Seventeen-year-old Stevie is trapped. In her life. In her body. And now in an eating-disorder treatment center on the dusty outskirts of the New Mexico desert. Life in the center is regimented and intrusive, a nightmare come true. Nurses and therapists watch Stevie at mealtime, accompany her to the bathroom, and challenge her to eat the foods she’s worked so hard to avoid. Her dad has signed her up for sixty days of treatment. But what no one knows is that Stevie doesn't plan to stay that long. There are only twenty-seven days until the anniversary of her brother Josh’s death—the death she caused. And if Stevie gets her way, there are only twenty-seven days until she too will end her life.
This book was so incredibly harsh. And raw. And painful. And probably a million other adjectives.
If you have ever had disordered eating, this book will be triggering for you. It was for me. For me, I never got as bad as Stevie, but I was pretty messed up. There was a time when I would eat less than 1000 calories a day and work out about two hours a day seven days a week. It was brutal. I eventually started eating again, but the problem was that there was a LONG time when I would go from one extreme to another: I would either severely restrict my calories or I would binge on everything in sight. I am better now, but it has taken a long time to learn my hunger cues and eat normally. It's still a struggle though. Okay, so what is the point of that very long ramble? The point is that because of my experience, I could relate to Stevie so well. Stevie was mean and distant and cynical and she refused to see that she had a problem. She thought that no one could possibly understand what she was going through.
The book begins with Stevie entering treatment and there are flashbacks to how Steve's issues with food began and how her brother died . . . though it took a while to get that part. This book was HARD to read, especially with my issues around food, but man it was so incredibly realistic. Her constant comparisons of herself to other girls, her talk of willpower and her constant obsession with food and trying to count every single calorie that went into her body . . . all of it was completely realistic and so relatable. I loved her therapist and I loved the other characters in the eating disorder clinic. They all had their issues and most of them were attempting to get better, which Stevie had a hard time with and judged them for. Sometimes her thoughts could be hard to take because she is so judgmental and depressed and angry. But there is also a LOT of character development here. I don't really mind that she's so unlikeable because she had issues. She was going through a lot. She also struggled with drugs and alcohol and guilt over her brother's death and a VERY unhealthy friendship with a girl back home.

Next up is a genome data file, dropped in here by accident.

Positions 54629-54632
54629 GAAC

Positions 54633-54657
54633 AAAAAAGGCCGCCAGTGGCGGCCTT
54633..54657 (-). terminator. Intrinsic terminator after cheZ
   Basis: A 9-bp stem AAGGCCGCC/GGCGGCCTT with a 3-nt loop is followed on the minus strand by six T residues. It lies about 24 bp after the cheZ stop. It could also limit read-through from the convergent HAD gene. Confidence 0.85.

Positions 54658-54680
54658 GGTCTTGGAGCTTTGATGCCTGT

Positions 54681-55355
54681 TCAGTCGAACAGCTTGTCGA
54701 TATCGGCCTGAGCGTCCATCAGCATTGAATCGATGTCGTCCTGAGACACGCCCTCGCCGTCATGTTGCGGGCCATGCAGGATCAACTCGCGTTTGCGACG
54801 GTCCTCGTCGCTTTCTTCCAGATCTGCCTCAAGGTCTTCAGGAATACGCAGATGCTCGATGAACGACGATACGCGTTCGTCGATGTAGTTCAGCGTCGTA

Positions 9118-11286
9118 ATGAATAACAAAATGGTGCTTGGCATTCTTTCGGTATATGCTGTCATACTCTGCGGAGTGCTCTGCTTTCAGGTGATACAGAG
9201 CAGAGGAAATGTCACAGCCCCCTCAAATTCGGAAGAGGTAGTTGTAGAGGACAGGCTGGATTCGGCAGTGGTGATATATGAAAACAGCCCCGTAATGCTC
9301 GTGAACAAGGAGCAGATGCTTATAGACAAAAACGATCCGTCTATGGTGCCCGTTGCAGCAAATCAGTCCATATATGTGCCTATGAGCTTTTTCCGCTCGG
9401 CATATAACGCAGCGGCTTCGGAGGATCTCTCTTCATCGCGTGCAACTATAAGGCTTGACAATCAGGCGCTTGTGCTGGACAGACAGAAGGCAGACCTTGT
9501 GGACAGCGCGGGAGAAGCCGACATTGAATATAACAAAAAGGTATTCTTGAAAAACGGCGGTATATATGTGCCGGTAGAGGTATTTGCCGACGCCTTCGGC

Do you know what I really loved about this book? NO ROMANCE! There was kind of a hint of something in the flashbacks (no spoilers), but this book is ALL ABOUT her recovery. There are too many times when a relationship is seen as "the answer" in books about mental illness, so that was refreshing. And I know her dad wasn't shown a whole lot in this book because she was away getting treatment, but I could still tell that he loved her and wanted her to get better. He was the one who sent her to treatment after all.
Have I mentioned how hard this book is to read? It's worth repeating. But it's completely worth it.
Buy/Borrow/Skip: Buy this one!